The Sharks will lean heavily on the scrum to save them from a five-year slump against the Bulls when the teams clash at Kings Park on Saturday.
This match marks the ninth time these teams have met since the 2014 opener, and the Sharks’ best result during that period was a 16-16 stalemate at Loftus Versfeld. Three weeks ago, the Bulls clinched their fourth straight win against the Durbanites – the longest streak in this rivalry’s 31-match history.
Though the Sharks have won seven of their last eight matches at Kings Park, they suffered their biggest loss against the Bulls when the teams clashed in Durban last April. But the hosts will trot on with the confidence of a good win against the Rebels while the Bulls are smarting from a hiding at the hands of the Chiefs.
Both SA conference contenders employ a high-volume kicking game and a direct, confrontational attack with limited passing, but the Sharks attack is like an American muscle car – loads of horsepower, but it handles like a wild stallion.
Boasting the comp’s second-most efficient attacking breakdown, the Sharks produce quality ball and continuity through the sheer force of unsmiling, heavy-hitters such as Dan du Preez. But for all that output, the Sharks have only scored 16 tries, less than seven other teams, and are ranked ninth for points scored.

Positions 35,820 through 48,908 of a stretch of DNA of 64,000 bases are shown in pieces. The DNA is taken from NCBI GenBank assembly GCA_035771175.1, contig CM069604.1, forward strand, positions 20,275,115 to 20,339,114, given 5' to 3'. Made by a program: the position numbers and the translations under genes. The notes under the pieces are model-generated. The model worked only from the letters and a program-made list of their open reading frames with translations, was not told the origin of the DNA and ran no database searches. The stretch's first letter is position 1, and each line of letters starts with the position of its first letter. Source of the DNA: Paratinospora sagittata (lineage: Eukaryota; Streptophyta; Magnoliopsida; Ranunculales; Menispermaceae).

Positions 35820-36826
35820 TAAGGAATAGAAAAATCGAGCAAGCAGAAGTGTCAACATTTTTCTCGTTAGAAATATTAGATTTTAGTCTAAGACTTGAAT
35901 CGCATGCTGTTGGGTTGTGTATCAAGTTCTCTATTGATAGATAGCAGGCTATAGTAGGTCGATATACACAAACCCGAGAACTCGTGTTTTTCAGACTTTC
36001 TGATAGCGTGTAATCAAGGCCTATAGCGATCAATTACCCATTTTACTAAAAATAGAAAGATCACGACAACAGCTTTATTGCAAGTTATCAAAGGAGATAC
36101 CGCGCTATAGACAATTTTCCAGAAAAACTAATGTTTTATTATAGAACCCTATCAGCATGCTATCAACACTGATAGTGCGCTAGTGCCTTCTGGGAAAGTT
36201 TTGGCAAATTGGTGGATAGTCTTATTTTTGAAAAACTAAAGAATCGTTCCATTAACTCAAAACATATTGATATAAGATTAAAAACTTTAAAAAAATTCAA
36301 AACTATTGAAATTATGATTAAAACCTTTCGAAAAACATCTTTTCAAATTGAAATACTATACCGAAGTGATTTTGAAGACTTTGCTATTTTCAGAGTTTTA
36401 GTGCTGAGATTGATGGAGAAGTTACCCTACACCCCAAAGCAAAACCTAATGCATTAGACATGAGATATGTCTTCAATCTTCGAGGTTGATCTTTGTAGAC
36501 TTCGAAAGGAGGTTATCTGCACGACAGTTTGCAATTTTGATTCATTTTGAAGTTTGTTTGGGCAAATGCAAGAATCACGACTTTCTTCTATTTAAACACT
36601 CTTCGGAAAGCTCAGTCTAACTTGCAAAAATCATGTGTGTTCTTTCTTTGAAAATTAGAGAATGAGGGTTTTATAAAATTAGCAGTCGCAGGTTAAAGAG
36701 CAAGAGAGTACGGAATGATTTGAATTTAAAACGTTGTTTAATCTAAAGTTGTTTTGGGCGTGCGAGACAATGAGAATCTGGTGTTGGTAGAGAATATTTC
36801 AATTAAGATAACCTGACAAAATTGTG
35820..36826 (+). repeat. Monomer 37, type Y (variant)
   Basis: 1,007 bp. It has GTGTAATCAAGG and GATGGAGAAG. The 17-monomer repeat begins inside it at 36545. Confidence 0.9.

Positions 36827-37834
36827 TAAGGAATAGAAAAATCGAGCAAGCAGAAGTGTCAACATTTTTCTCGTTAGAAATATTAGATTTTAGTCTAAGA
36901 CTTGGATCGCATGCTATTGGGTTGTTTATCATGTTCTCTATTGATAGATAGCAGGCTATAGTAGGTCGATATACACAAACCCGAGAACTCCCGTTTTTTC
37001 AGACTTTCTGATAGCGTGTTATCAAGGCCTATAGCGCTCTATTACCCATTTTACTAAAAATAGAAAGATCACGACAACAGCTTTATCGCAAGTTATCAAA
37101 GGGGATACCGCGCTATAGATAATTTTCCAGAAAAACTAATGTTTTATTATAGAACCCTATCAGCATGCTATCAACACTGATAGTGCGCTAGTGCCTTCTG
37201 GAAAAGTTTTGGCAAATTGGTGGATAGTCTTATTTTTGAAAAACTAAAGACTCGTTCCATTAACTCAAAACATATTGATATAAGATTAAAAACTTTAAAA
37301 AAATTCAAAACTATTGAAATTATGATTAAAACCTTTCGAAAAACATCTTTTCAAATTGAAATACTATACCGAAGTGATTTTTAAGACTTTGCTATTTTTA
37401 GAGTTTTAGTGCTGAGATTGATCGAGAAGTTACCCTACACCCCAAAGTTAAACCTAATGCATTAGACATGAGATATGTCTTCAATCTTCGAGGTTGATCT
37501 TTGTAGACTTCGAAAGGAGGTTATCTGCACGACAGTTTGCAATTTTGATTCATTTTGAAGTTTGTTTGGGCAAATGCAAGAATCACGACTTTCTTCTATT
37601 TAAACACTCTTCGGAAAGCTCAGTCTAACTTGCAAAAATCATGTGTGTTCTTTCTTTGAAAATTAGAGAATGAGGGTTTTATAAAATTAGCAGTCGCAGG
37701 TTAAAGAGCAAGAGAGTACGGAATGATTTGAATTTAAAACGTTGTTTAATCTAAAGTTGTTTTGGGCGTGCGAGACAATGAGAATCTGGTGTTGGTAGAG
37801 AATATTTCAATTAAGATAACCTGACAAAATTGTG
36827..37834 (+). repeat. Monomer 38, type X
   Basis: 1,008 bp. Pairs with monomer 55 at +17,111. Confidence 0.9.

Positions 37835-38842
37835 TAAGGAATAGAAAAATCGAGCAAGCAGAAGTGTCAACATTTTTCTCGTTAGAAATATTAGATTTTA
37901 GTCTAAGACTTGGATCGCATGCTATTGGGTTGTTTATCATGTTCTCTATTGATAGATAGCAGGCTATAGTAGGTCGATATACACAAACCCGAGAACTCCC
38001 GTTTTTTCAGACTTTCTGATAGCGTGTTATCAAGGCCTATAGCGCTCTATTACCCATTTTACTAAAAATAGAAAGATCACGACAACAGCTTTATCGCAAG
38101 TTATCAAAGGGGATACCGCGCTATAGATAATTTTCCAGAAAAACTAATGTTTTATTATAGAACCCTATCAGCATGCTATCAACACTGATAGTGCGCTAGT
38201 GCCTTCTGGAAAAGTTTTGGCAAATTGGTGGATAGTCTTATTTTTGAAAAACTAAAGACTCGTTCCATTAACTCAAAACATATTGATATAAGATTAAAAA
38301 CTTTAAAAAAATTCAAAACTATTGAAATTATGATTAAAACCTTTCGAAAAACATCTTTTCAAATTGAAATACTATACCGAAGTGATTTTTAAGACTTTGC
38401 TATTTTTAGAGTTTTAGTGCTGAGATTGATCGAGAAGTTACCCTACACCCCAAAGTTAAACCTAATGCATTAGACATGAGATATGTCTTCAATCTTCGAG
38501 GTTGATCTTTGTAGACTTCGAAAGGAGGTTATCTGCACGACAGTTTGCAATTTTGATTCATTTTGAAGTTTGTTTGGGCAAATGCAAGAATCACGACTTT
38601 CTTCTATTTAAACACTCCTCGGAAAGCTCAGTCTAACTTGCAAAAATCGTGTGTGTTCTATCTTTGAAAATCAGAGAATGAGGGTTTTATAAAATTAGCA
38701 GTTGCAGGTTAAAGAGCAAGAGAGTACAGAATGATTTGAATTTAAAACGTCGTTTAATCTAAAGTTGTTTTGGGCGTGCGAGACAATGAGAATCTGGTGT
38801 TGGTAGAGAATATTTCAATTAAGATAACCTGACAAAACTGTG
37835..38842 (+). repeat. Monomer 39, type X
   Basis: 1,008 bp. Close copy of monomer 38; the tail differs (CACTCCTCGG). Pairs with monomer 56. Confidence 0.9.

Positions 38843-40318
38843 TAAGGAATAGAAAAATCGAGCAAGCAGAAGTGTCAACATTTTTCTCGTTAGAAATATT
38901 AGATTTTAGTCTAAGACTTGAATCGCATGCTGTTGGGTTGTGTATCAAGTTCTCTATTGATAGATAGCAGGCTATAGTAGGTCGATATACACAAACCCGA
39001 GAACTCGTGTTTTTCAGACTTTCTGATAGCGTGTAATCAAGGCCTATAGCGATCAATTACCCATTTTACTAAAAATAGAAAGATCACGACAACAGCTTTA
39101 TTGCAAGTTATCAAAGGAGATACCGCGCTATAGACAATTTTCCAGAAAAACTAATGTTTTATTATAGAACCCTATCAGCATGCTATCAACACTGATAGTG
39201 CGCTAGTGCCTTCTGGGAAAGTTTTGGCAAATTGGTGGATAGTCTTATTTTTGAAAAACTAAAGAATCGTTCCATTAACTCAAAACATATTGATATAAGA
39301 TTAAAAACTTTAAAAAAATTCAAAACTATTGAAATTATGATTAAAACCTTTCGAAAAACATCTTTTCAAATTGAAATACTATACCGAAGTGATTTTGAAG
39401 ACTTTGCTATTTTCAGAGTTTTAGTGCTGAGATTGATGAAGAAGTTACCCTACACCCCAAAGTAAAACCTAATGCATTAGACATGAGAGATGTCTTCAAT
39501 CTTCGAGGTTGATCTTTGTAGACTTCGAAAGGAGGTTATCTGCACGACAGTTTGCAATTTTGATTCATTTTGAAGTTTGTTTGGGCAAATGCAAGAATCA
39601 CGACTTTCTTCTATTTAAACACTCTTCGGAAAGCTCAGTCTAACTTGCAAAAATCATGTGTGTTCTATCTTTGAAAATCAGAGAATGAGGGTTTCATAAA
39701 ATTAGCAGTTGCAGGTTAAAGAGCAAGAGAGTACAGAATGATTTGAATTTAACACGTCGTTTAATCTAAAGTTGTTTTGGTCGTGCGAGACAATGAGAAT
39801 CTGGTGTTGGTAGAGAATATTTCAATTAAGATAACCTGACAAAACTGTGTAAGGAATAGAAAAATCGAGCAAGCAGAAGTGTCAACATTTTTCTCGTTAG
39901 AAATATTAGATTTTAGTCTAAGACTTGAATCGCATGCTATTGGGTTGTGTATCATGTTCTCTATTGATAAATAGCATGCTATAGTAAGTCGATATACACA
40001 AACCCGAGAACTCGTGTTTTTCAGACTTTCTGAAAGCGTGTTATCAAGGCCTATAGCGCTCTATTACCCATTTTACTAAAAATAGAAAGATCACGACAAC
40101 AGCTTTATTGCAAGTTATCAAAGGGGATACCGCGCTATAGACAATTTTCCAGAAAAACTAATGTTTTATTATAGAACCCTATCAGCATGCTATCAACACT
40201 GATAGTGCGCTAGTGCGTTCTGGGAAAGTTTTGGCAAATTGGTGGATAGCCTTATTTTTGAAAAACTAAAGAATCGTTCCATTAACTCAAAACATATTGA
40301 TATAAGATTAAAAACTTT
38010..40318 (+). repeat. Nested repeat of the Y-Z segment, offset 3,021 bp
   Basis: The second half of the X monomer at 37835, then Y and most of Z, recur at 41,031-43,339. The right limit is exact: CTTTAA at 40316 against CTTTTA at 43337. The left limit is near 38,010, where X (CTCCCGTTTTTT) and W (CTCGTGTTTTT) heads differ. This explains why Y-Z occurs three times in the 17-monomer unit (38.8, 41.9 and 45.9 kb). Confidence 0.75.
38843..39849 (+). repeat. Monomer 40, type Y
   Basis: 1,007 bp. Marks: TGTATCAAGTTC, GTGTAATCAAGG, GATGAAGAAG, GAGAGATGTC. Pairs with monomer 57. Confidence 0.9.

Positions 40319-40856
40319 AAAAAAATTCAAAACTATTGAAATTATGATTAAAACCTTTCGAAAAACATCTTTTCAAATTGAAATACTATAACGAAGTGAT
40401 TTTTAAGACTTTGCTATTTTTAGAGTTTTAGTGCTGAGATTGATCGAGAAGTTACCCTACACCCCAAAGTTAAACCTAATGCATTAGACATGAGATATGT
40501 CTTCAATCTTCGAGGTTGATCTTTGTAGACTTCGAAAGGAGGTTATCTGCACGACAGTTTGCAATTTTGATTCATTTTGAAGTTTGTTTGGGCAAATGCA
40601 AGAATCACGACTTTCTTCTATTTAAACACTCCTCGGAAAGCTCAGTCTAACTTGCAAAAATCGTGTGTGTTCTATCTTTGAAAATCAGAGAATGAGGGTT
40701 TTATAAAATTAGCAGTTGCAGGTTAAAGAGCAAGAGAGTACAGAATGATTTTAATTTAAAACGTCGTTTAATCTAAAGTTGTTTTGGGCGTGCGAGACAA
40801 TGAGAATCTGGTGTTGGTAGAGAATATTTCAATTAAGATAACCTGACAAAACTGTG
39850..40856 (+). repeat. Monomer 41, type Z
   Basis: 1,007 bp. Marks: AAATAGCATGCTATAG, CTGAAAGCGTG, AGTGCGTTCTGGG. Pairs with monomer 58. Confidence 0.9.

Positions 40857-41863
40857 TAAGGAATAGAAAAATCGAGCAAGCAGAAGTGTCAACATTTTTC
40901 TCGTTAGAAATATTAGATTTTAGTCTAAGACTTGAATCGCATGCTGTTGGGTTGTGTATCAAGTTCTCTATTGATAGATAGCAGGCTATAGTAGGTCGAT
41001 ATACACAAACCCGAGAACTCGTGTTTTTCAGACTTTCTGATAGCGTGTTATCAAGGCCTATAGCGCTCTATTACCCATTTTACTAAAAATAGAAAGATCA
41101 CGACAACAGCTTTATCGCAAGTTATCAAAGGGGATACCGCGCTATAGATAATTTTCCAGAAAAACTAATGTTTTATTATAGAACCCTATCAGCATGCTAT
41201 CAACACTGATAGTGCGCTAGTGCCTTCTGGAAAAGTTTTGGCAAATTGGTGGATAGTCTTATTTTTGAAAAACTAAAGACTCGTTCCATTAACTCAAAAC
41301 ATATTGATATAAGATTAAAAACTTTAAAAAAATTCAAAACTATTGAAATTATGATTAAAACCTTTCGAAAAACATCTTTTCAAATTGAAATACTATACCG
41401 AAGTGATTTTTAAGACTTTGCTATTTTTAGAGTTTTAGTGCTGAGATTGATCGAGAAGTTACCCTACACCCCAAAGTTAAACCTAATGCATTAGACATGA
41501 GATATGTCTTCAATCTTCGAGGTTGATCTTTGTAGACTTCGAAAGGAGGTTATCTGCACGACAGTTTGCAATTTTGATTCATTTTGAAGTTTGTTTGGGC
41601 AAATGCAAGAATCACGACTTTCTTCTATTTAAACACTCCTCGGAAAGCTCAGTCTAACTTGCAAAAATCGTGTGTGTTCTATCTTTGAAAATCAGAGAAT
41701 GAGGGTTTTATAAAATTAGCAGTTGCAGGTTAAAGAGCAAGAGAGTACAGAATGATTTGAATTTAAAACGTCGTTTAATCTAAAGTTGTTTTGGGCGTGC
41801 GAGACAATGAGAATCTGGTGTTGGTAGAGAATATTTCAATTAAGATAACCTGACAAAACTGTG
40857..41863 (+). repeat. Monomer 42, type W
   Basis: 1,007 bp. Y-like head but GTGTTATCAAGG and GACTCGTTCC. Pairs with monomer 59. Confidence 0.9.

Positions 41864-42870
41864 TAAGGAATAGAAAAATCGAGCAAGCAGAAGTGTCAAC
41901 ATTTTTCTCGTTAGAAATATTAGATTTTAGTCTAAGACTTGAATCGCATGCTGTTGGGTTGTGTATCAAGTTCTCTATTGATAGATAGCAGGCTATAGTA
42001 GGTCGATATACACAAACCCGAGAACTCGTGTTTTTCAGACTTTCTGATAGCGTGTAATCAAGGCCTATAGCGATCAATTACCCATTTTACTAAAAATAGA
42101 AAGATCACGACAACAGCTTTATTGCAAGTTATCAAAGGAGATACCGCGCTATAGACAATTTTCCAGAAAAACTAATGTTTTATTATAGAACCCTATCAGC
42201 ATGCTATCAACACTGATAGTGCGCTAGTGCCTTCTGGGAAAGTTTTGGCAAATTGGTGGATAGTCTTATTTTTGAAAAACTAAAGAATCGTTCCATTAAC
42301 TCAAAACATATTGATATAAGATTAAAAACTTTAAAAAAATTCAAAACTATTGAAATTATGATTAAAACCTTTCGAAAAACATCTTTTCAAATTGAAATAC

This is in stark contrast to the Bulls who are averaging the third-most points scored per match despite an attacking breakdown that is, bar one, the least impressive in Super Rugby.
The difference is that the Sharks invest kickable penalties in a ticket to the Maul-Try Lottery while the Bulls flick the kicking tee to Handre Pollard. Captain Pretoria is Super Rugby’s leading points-scorer and while the Bulls have scored 63 points from 23 shots at goal, the Sharks have only pointed to the sticks seven times this season.
That’s an easy escape clause for the Sharks’ opponents who have happily smothered threatening forays in the knowledge that Robert du Preez will usually square his hips up for a punt to the touchline.
Conversely, the Bulls are able to build scoreboard pressure, converting into points the territorial gains made by Super Rugby’s biggest kicking game.
The Bulls air force is supported by the thick armour of a defence that boasts the best tackle efficiency (87%) and an attack loaded with the most efficient lineout (95%). Meanwhile, the Sharks have missed the sixth-most tackles despite completing the fifth-fewest takedowns, and are boosting jumpers in the third-worst lineout.
And where the Bulls are averaging among the top five in turnovers won, no team has poached less ball than the Sharks this season. That ranking is unlikely to improve this week as the Bulls have conceded the fewest turnovers per match.
But what will have had the Sharks excitedly scribbling all over the whiteboard this week is the opportunity to attack a creaking Bulls scrum operating at 88% efficiency.
The Sharks scrum is ranked seventh (93% efficiency) and they’ll be aiming to use that advantage to negate the Bulls’ strengths. If the home team gets the shove on, they’ll have a shot at breaking down their rival’s defence (by running downhill at a pack that’s backpedalling) and kicking game (by reversing territory through scrum penalties), to bank a rare win against the three-time champions.